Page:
Several Tamil Schools were started by individuals, labour unions, religious institution for Tamil children to study Tamil Language and Literature and sustain their Tamil culture and heritage in foreign land.

'The gift of learning is the integrity of the soul which brings the Conscience peace; the beauty of learning is the only true beauty.' Naladiyar, a Tamil classic.

Tamil Schools emerged soon after Tamils who had emigrated from South India could bring their wives and children to the settlement of Singapore.

Early Tamil Schools were set up in shophouses in Tanjong Pagar, in Serangoon area and Potong Pasir. These were in fact small classes of pupils taught by a single teacher. The pupils learnt Tamil Language and Literature, the Hindu epics, Tamil values and culture. Hindu pupils also participated in their festivals and even learnt the 'kolattam' dancing with two sticks.

Several Tamil Schools were established in the late 19th and early 20th centuries. The later schools were located near the British bases in Seletar, Sembawang and Changi where Tamils found employment.

Records show that the first formal education for Tamil children was started with 12 pupils in the medium of Tamil in August 1834 in the Singapore Free School. Unfortunately the class was discontinued in 1835 because of the lack of suitable text books. However, the class was revived in 1873. The British government established 2 Anglo=Tamil Schools in 1878 and 1876 where Tamil pupils learnt English through the medium of Tamil.

One of the earliest schools to be started by Christian Missions was the St Francis Xavier Malabar School in 1859 by the Roman Catholic Mission for the education of Tamil youth. Christpoher Muruguppa Pillai School was opened in 1862. In 1887 the Methodist Church set up the Methodist Girls' School in Mount Sophia for Tamil girls and in 1913 another Tamil School was set up by the Methodist Mission.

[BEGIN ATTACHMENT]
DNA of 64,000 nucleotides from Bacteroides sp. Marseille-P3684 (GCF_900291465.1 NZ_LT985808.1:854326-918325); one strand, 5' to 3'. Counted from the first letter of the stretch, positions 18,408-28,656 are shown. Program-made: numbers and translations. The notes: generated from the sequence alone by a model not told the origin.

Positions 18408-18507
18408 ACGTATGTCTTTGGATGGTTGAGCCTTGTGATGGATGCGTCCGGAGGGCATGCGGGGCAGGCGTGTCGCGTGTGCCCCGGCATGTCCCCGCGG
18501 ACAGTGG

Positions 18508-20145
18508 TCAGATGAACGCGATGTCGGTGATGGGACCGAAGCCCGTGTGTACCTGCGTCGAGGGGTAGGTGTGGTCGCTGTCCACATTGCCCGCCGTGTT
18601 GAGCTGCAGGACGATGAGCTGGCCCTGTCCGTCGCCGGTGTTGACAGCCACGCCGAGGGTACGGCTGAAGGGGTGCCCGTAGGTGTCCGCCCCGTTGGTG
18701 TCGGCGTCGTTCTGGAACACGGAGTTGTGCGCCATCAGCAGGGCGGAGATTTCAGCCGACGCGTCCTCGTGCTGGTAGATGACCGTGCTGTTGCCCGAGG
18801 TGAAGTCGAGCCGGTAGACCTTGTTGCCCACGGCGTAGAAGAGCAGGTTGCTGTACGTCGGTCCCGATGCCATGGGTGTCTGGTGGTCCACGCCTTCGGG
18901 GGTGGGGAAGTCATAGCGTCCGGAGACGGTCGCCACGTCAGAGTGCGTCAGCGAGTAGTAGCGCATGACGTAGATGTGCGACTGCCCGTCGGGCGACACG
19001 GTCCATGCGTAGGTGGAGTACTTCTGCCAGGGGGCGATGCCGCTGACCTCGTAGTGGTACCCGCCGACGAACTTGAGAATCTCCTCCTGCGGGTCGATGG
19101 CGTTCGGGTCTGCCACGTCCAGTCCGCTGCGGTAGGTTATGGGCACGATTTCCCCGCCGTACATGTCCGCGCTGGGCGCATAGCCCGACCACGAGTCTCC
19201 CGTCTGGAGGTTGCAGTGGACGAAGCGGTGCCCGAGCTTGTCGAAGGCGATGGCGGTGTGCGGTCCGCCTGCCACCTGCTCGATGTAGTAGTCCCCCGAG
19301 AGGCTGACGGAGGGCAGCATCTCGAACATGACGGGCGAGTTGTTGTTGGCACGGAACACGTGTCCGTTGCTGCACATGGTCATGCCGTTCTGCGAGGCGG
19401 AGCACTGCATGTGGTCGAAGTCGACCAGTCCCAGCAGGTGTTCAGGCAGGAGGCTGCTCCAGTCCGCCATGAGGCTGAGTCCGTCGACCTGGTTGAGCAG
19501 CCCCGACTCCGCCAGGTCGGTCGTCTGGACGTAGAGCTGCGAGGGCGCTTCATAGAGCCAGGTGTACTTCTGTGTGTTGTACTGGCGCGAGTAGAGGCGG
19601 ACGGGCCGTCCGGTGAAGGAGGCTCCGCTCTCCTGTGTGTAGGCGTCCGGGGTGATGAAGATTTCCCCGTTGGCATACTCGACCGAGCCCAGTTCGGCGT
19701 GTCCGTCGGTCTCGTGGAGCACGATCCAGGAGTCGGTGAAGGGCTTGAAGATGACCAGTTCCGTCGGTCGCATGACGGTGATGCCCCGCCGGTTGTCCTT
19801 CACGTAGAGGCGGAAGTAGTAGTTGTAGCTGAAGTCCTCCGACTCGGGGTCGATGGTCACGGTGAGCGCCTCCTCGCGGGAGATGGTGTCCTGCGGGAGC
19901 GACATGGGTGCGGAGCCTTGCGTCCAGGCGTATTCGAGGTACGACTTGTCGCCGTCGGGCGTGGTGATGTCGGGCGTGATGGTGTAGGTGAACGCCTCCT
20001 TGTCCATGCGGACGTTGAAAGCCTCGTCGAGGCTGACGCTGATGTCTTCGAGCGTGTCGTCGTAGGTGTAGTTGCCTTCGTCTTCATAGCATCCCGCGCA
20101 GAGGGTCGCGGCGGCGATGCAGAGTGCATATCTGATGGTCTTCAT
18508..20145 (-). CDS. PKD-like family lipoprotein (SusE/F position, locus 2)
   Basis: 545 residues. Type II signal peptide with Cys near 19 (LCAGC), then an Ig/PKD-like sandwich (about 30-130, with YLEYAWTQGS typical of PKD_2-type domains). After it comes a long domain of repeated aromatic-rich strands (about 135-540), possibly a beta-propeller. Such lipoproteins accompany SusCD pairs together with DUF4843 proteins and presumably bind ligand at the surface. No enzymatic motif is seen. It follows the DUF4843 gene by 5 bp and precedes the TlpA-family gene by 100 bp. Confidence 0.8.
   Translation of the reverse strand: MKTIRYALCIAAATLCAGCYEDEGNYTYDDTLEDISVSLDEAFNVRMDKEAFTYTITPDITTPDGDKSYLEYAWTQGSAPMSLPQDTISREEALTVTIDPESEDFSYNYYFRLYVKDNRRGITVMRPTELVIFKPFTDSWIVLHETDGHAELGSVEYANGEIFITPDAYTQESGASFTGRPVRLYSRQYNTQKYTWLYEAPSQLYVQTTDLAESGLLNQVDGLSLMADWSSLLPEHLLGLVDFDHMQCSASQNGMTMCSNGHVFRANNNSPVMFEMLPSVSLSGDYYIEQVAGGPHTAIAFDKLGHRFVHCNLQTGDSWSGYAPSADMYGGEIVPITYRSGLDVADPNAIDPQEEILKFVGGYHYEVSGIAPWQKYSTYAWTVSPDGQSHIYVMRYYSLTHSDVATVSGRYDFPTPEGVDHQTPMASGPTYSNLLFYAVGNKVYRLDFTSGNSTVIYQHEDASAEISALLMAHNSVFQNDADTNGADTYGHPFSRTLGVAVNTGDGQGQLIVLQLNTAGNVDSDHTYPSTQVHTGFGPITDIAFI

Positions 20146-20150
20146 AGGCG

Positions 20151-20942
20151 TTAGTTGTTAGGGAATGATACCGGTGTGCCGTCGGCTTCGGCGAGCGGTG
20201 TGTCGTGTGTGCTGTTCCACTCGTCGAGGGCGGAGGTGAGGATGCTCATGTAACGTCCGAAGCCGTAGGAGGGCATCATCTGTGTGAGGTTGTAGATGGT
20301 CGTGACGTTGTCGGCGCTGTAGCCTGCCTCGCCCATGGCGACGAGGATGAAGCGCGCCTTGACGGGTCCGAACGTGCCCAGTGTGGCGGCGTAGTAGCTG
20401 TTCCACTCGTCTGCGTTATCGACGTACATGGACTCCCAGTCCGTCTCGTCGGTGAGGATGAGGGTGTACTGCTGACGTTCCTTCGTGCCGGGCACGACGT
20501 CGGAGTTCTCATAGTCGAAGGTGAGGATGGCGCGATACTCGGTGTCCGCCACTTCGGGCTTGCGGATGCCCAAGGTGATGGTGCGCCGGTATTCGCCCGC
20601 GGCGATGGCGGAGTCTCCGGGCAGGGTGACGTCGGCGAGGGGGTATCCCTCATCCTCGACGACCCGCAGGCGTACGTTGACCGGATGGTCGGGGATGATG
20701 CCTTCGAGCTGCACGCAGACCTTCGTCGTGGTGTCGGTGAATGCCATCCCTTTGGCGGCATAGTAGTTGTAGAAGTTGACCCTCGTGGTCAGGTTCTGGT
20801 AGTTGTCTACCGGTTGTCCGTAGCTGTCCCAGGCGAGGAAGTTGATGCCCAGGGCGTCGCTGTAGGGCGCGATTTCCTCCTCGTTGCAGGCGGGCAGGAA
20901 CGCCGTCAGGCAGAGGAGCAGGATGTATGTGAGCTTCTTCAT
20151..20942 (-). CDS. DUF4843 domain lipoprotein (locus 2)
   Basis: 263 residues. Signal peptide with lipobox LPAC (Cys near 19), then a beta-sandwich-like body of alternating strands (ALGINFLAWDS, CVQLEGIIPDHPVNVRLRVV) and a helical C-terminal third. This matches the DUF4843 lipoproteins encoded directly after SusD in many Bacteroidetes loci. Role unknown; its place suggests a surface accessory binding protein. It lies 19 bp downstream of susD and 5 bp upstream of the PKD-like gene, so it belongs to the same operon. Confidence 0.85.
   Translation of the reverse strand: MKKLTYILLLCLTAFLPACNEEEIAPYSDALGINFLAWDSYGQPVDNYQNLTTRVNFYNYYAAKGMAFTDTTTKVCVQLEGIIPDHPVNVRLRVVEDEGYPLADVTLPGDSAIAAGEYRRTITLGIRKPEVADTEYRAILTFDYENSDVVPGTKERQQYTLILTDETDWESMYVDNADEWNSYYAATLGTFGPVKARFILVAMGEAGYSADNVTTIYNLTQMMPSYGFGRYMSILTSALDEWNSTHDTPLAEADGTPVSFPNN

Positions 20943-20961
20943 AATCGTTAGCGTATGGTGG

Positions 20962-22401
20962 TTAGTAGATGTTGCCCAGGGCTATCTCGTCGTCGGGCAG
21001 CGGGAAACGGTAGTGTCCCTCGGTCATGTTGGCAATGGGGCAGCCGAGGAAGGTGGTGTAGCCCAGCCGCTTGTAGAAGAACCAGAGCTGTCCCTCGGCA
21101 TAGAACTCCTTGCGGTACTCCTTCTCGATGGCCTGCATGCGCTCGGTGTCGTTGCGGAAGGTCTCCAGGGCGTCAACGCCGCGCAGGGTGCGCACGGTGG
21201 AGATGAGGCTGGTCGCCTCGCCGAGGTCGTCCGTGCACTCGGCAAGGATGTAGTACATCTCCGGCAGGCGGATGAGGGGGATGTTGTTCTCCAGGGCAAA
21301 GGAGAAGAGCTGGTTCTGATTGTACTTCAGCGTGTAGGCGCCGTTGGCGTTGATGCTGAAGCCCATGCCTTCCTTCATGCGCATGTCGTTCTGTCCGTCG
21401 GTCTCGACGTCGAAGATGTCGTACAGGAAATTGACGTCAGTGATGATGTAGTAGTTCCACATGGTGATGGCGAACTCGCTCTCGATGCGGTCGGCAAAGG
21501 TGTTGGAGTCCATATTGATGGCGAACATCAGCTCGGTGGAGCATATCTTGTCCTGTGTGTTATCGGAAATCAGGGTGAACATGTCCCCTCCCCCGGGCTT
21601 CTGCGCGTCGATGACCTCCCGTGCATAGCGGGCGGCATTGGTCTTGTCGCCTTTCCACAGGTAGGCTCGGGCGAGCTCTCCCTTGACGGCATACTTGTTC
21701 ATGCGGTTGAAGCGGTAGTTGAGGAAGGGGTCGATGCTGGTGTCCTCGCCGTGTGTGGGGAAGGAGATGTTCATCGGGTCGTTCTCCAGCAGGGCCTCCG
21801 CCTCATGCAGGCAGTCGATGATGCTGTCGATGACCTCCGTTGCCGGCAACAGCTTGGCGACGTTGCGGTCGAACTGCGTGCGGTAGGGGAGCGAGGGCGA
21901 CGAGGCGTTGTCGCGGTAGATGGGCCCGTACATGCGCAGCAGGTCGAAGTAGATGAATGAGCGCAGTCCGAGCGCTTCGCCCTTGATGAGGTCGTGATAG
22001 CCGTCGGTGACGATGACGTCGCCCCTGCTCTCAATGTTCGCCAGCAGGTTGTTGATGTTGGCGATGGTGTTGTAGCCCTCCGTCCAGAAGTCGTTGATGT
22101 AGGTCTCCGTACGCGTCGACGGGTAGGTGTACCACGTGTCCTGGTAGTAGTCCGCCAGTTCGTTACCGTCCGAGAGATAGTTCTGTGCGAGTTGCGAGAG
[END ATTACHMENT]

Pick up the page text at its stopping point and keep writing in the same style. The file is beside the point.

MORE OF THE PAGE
Several private Tamil Schools were also started near Tamil workers' quarters. Those who belonged to the middle class sent their children to English Schools and attended Tamil classes after regular school hours. There were about20 Tamil Schools managed by the workers, trade unionists, Indian Association and religious institutions by the 20th century. One individual who worked as a hospital assistant, Arumugam, founded the Kalaimagal Tamil School in Yiu Chu Kang. This School was taken over some time in 1960s by the Ramakrishna Mission which managed both the Vivekananda Tamil School for boys and the Sarada Devi Tamil School for girl in Norris Road. Others included Neelaambigai, Vasugi, Thangamani, bharathidasa, Aravinda, Saraswati, Thandayuthapani, Valluvar, Avvaiyar, Nagamiah, Kamala Nehru Tamil Schools; these were distributed through-out the island where there were pockets of Tamils.

Before World War II, in Singapore, there were 4 Mission Tamil Schools, 14 private schools with an enrolment of about 1,000 pupils.

During the Japanese Occupation a few Tamil Schools managed by labour unions were used for propaganda by the Indian Independence Movement.

After the end of World War II Tamil Schools were revived. Tamil leaders like K. Saragapany, editor of the 'Tamil Murasu' (Tamil Daily) advocated Government support for Tamil Schools; government-aid was granted to 5 schools and St George's government Tamil School was established.

After 1955 greater recognition was give to all vernacular schools by the government; from 1959 equal treatment was accorded to all streams of education. Later Tamil parents preferred to send their children to English Schools and this move brought about the closure of all the Tamil medium schools in Singapore. The last to close was the Umar Pulavar Tamil School in Maxwell Road.